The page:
So, why do so many individuals place their faith in quick hard drive formats and emptying the recycling bin? I believe the largest reason is due to a misunderstanding between what happens when data is deleted and when it is erased. In computing, deleting data from a computer does not remove the data forever. Hard drives store data by writing sections of data where space is available, then creating an address table on the drive that points to the location of the data or its pieces. In order to allow for faster operation when deleting files, operating systems do not actually overwrite the pieces of data that make up the file on the computer. Instead, the addresses in the file allocation table to that data are removed and those sections where the data resided are marked as areas where data can be written in the future should the space be required. In essence, the information still exists, but the operating system does not see it. Data erasure is different, however, and ensures that data on the hard drive is either completely erased, or sections of the drive are erased as dictated by the user either through physical means (degaussing, physical destruction) or through software programs that overwrite the data with random data.

Proper data erasure is essential to protect personal information. While it is good practice for end users to ensure their data is properly erased, for many businesses and governments, there are serious implications if data is lost on account of improper erasure. In 2011, a report from an e-waste dump site in Ghana showed that many of the hard drives that were being shipped to this site had not had their data properly wiped. In addition to a slew of personal financial information, details on sensitive contacts with the National Aeronautics and Space Administration (NASA), the Defense Intelligence Agency (DIA), and the Department of Homeland Security (DHS) were all found to be accessible on these drives.

Compliance standards such as the Health Insurance Portability and Accountability Act (HIPAA) and Sarbanes Oxley (Sox) both carry monetary penalties and civil and criminal liability in cases where data breeches occur. An outline of these fines and penalties can be found here. In addition, companies that do not properly delete data face additional embarrassment due to data breeches where the attacker is able to retrieve data the company claimed had been erased. A recent example of this can be found in the Ashley Madison hack, and may cost the company upwards of $5 million in damages.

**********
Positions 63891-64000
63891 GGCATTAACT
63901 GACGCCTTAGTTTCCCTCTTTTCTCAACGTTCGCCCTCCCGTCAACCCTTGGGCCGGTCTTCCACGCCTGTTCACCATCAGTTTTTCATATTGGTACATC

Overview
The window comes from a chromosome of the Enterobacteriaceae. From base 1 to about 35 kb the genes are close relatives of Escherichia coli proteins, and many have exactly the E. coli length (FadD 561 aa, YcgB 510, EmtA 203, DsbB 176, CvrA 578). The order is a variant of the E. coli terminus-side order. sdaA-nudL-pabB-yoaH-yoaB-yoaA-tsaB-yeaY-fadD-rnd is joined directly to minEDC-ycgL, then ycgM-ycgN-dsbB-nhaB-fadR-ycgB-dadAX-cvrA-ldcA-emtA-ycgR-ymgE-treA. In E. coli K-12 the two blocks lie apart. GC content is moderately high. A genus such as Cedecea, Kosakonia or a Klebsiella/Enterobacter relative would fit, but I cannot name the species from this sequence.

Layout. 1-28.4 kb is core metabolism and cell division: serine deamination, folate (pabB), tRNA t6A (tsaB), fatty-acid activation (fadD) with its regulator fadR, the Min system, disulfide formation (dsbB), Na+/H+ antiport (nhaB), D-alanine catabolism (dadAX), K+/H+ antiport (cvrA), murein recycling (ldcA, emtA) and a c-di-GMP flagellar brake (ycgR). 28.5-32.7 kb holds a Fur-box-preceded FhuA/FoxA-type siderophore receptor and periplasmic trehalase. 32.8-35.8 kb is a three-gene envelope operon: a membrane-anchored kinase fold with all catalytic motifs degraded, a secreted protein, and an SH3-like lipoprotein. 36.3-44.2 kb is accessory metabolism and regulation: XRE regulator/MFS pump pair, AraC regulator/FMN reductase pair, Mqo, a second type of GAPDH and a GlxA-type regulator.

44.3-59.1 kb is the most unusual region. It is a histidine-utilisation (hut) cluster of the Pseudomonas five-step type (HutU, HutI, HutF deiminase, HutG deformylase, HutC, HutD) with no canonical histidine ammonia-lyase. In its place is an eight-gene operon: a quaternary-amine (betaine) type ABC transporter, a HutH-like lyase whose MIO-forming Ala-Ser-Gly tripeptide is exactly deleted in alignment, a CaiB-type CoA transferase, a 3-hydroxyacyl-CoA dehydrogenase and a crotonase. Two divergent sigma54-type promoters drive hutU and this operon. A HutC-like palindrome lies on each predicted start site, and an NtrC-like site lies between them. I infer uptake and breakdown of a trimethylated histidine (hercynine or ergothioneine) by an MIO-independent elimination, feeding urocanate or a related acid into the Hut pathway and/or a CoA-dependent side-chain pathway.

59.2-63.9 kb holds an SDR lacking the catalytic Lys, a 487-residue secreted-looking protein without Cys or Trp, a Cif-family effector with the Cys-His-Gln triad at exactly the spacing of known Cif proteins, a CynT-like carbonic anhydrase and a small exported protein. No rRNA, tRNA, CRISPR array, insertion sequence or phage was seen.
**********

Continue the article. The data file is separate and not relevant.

I would advise that consumers and organizations do everything they can to ensure their data is completely erased before handing their computer off to the next user, and don’t rely on the individual or company to which you’re handing off the device to perform secure data erasure. They often will use the computer built-in recovery options to restore the computer, which again can lead to data being left behind. Ensuring your device’s data is properly erased is relatively easy, given you keep in mind the following:

  • Deleting it doesn’t cut it: Emptying the recycling bin, formatting a hard drive, and reinstalling the operating system does not guarantee data erasure. By performing these actions, the user is essentially marking the data as available to write over if the hard drive needs space, and removes the markers that point to the data. This action, however, does not erase or overwrite the data.